Peer Review and the Future of Publishing

Welcome to Peer Review Week (September 25-29, 2023)! This week celebrates the scholarly peer review process, explores its significance in maintaining the quality of research publications, and addresses questions and challenges faced by researchers, academics, and librarians. The week is coordinated and sponsored by a number of publishers and affiliates.

What is Peer Review?

Peer review is the process of having your research paper independently assessed by experts in your field. The purpose of peer review is to evaluate the paper’s quality, academic rigor, and suitability for publication. In a subsequent post on our Digital Scholarship blog, we will take a deeper dive into understanding the peer review process, the different types of peer review, and the common misconceptions held by new scholars.

Peer Review and the Future of Publishing: AI and Machine Learning

Since the theme this year is peer review and the future of publishing, looking at artificial intelligence (AI) and machine learning to see what effect they have on publishing seems like a natural move. Of course, AI has been used in the publishing industry for the last several years. Streamlining the peer review process by cutting down on the length of time has been a priority for most publishers.

However, as AI and machine learning advances at an unprecedented rate, they can be powerful tools that have the potential to reshape the traditional peer review process. Here are four ways that AI and machine learning are changing the landscape of peer review.

  • Automating Peer Review Tasks
    One of the most significant contributions of AI and machine learning to peer review is the automation of various tasks. From identifying suitable reviewers for manuscripts to detecting potential plagiarism, AI-driven systems can significantly reduce the administrative burden on editors and reviewers. This not only expedites the peer review process but also ensures a more efficient allocation of resources, allowing researchers to focus more on the actual evaluation of scholarly content. In 2022, Zhao and Zhang examined the success of the automation of the reviewer assignment algorithms in addressing assigning peer reviewers.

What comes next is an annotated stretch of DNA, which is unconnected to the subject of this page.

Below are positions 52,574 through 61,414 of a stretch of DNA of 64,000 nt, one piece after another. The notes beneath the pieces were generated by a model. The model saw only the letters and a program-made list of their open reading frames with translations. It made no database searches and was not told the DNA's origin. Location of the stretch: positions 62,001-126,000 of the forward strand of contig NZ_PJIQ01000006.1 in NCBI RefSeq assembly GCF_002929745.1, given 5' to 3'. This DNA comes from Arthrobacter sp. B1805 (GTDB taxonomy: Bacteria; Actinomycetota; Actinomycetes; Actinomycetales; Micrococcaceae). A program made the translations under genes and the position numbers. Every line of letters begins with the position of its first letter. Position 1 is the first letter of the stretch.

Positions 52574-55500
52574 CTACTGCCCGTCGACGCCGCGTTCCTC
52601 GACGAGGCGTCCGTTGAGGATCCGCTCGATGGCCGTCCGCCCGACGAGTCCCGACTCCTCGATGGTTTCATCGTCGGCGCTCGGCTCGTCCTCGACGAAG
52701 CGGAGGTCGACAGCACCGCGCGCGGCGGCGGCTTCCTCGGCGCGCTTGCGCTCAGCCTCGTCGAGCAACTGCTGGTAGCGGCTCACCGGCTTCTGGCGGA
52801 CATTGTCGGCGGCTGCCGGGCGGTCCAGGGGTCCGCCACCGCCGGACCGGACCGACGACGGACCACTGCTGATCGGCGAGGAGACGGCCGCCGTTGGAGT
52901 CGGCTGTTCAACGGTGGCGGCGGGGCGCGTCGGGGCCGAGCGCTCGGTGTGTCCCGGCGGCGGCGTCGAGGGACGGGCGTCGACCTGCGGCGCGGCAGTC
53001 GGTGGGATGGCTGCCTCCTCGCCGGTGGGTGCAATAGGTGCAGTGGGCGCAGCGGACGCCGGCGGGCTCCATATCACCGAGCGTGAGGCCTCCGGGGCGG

• Enhancing Reviewer Recommendations
    AI can assist editors in making more informed decisions when selecting reviewers for a manuscript. By analyzing the research interests, expertise, and past reviewing history of potential reviewers, AI algorithms can provide tailored recommendations. For example, Web of Science has their Reviewer Locator, an algorithm that searches the Web of Science database for the most suitable reviewers. This not only ensures that the most qualified experts are chosen but also promotes diversity and inclusion in the peer review process by identifying reviewers from underrepresented groups.
  • Quality Control and Fraud Detection
    Maintaining the integrity of the peer review process is paramount. AI-powered systems can aid in identifying fraudulent activities, such as fabricated data, manipulated images, or unethical practices. These algorithms can detect anomalies in manuscripts, prompting further investigation and ensuring that only high-quality research is published. Publishers have been proactive in outlining best practices and policies for authors if they use AI to generate content.
  • Streamlining Manuscript Preparation
    Publishers are slowly rolling out AI-driven tools to assist reviewers and editors in their evaluation process. The content of a manuscript, checking for clarity, coherence, and language quality, can be evaluated using algorithms. This not only supports reviewers in their assessments but also helps authors improve the overall quality of their submissions before peer review even begins.

Limits of AI in Peer Review

Of course, there are limits in how (and if) one should use AI in the peer review process. Some publishers have prohibited the use of AI by peer reviewers as a violation of the confidentiality inherent in peer review (open review does not apply). Funding agencies such as the National Institutes of Health have prohibited the use of AI in analyzing and drafting peer review critiques, citing the need for confidentiality. The NIH even requires that peer reviewers sign a confidentiality and non-disclosure agreement. The heavily discussed issue of bias is also a factor that editors need to be aware of. Last, lack of context, expertise, feedback loops, and ‘peer‘ are possible drawbacks for peer review. Only time will tell.

Final thoughts

For an in-depth look at the challenges facing the future of peer review, check out the Scholarly Kitchen‘s recent post, “Ask the Chefs: What is the Single Most Pressing Issue for the Future of Peer Review?Scholarly Kitchen is the official blog of the Society for Scholarly Publishing, the sponsor of Peer Review Week.

Last, subscribe to the Catholic University Libraries Digital Scholarship blog for updates.


Further reading

Hosseini, M., and Horbach, S.P.J.M. 2023. Fighting reviewer fatigue or amplifying bias? Considerations and recommendations for use of ChatGPT and other large language models in scholarly peer review. Research Integrity Peer Review 8, 4 (2023).

Kousha, K. and Thelwall M. 2023. “Artificial intelligence to support publishing and peer review: A summary and review.” Learned Publishing. 2023.

Leung T.I., de Azevedo Cardoso T., Mavragani A., Eysenbach G. 2023. Best Practices for Using AI Tools as an Author, Peer Reviewer, or Editor. Journal of Medical Internet Research 2023.

Willis, Michael. 2022. How Can Technology Aid Research Integrity? Wiley blog. November 22.

Wulf, Karin et al. 2023. Ask the Chefs: What is the Single Most Pressing Issue for the Future of Peer Review? Scholarly Kitchen, September 22, 2023.




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